Selection criteria for tools

The decision-support tools for managing climate that are listed on this website were assessed by a panel of experts against a set of criteria.

 

What criteria must the tool meet?

The panel defined the following criteria:

  1. The tool must meet clearly apparent user needs, answering questions of importance to farmers and agribusiness consultants as they incorporate climate risk management in their decision making.
  2. Simple tools are often better because the logic is easy to understand.
  3. If a tool is complex, the logic must be well articulated, peer reviewed in terms of science quality and generally the underlying algorithms, models and methods should be of high scientific calibre.
  4. The tool must be cost-effective to implement i.e. the data and effort required to run the tool should lead to benefits well exceeding these input costs.
  5. The tool must be accessible, preferably on the web.
  6. Support must be provided for the tool and its application. It is likely to include:
    • training
    • inclusion in extension programs
    • nominated contact officers to answer questions of clarification
  7. Farmers and/or agribusiness consultants should have been involved in the design and in ongoing application/modifications.
  8. Data inputs must be reliable, well specified and appropriate.
  9. Appropriate climate data must be incorporated in the tool, recognising that:
    • most tools are based on the analogue year concept
    • many tools are unlikely to incorporate the outputs of dynamical climate modelling
    • the implications of climate change will also affect the tool’s accuracy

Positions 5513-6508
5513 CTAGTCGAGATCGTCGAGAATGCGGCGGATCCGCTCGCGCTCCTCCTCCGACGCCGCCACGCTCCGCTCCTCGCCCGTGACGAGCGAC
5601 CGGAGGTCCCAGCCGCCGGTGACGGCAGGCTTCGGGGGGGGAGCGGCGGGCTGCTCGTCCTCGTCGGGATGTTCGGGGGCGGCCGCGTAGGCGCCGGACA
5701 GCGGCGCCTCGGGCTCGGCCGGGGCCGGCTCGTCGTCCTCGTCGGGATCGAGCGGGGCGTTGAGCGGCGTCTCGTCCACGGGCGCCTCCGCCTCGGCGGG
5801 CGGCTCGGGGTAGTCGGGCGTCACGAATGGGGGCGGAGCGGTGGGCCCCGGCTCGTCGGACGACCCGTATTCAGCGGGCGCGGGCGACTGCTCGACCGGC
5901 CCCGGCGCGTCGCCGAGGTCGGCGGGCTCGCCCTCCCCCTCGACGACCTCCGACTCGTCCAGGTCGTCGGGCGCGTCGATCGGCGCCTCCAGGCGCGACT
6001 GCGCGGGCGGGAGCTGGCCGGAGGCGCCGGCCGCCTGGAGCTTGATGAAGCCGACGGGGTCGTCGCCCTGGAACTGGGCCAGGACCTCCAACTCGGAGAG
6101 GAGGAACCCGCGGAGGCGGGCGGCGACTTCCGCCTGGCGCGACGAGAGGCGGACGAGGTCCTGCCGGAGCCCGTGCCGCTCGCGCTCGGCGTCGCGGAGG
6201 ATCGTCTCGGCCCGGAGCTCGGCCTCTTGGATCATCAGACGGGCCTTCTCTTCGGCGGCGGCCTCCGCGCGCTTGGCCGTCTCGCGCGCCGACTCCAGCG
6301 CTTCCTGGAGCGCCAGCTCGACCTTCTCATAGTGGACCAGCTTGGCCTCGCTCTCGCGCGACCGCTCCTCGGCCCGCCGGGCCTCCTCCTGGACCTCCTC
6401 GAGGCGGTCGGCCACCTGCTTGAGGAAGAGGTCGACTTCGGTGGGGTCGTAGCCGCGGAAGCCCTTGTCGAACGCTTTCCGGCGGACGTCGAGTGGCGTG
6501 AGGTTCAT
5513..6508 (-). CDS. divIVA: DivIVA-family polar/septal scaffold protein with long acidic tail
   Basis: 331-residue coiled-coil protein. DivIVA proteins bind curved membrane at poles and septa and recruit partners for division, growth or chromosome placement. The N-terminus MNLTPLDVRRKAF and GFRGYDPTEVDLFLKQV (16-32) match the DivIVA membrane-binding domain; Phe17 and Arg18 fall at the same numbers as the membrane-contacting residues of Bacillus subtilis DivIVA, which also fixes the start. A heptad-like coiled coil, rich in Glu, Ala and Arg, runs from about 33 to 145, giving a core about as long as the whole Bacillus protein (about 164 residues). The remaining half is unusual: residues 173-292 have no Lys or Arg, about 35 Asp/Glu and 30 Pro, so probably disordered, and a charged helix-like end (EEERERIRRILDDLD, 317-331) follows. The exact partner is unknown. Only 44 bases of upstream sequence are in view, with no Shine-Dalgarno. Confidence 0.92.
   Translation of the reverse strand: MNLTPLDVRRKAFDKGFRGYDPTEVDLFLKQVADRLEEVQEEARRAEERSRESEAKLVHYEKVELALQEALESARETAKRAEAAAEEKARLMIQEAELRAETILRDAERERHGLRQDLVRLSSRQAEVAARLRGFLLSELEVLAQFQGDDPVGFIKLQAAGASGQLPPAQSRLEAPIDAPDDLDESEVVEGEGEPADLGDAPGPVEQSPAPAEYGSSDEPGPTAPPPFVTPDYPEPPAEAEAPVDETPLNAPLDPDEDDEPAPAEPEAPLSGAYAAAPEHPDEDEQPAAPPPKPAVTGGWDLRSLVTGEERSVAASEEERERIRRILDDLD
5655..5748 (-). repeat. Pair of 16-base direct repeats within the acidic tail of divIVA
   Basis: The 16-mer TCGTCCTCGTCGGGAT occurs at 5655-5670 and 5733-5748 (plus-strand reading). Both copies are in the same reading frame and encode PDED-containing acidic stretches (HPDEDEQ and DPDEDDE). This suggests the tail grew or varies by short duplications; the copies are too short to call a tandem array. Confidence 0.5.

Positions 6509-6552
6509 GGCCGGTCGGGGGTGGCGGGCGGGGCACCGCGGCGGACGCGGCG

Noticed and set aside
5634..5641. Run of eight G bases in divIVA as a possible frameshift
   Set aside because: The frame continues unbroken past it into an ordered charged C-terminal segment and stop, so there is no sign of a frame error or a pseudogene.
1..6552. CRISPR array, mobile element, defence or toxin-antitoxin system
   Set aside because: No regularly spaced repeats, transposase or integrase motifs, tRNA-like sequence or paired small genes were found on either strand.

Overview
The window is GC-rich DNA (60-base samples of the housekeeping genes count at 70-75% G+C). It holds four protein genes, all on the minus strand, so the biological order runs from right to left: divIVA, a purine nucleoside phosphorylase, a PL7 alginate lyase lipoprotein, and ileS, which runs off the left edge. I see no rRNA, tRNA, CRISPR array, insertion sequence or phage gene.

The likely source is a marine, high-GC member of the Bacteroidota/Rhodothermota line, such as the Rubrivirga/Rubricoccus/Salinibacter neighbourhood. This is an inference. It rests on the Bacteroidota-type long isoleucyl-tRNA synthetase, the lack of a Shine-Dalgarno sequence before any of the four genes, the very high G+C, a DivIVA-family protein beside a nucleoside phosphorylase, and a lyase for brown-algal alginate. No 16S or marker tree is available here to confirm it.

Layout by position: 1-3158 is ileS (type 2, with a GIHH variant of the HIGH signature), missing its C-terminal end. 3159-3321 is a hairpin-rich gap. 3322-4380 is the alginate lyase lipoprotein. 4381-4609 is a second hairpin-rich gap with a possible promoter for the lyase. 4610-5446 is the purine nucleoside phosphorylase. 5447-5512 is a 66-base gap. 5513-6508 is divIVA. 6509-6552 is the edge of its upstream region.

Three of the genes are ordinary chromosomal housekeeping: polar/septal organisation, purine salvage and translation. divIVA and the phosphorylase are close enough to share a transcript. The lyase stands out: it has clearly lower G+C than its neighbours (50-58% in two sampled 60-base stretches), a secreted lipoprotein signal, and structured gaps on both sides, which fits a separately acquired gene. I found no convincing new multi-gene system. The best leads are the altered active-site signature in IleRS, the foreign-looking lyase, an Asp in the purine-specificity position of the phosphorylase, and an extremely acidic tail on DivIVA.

10. The tool must be explicit in its applicability, specifying any spatial and temporal limitations and potential errors in the outputs as a function of the nature of the input data and the algorithms used.

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How do I propose a tool for inclusion on Climate Kelpie?

If you know of a tool that you believe meets the criteria, please let us know.

 

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•H ow do I propose a tool for inclusion?
Who selects the tools?
A panel of agricultural scientists with experience in climate applications selects the tools:
•Brendan Cullen
•David Freebairn
•Peter Hayman
•Zvi Hochman
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What criteria must the tool meet?
The panel defined the following criteria:
1.The tool must meet clearly apparent user needs, answering questions of importance to farmers and agribusiness consultants as they incorporate climate risk management in their decision making.
2.Simple tools are often better because the logic is easy to understand.
3.If a tool is complex, the logic must be well articulated, peer reviewed in terms of science quality and generally the underlying algorithms, models and methods should be of high scientific calibre.
4.The tool must be cost-effective to implement i.e. the data and effort required to run the tool should lead to benefits well exceeding these input costs.
5.The tool must be accessible, preferably on the web.
6.Support must be provided for the tool and its application. It is likely to include:
•training
•inclusion in extension programs
•nominated contact officers to answer questions of clarification
7.Farmers and/or agribusiness consultants should have been involved in the design and in ongoing application/modifications.
8.Data inputs must be reliable, well specified and appropriate.
9.Appropriate climate data must be incorporated in the tool, recognising that:
•most tools are based on the analogue year concept
•many tools are unlikely to incorporate the outputs of dynamical climate modelling
• the implications of climate change will also affect the tool’s accuracy
10.The tool must be explicit in its applicability, specifying any spatial and temporal limitations and potential errors in the outputs as a function of the nature of the input data and the algorithms used.
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How do I propose a tool for inclusion?
If you know of a tool that you believe meets the criteria, please let us know [link to contact page].
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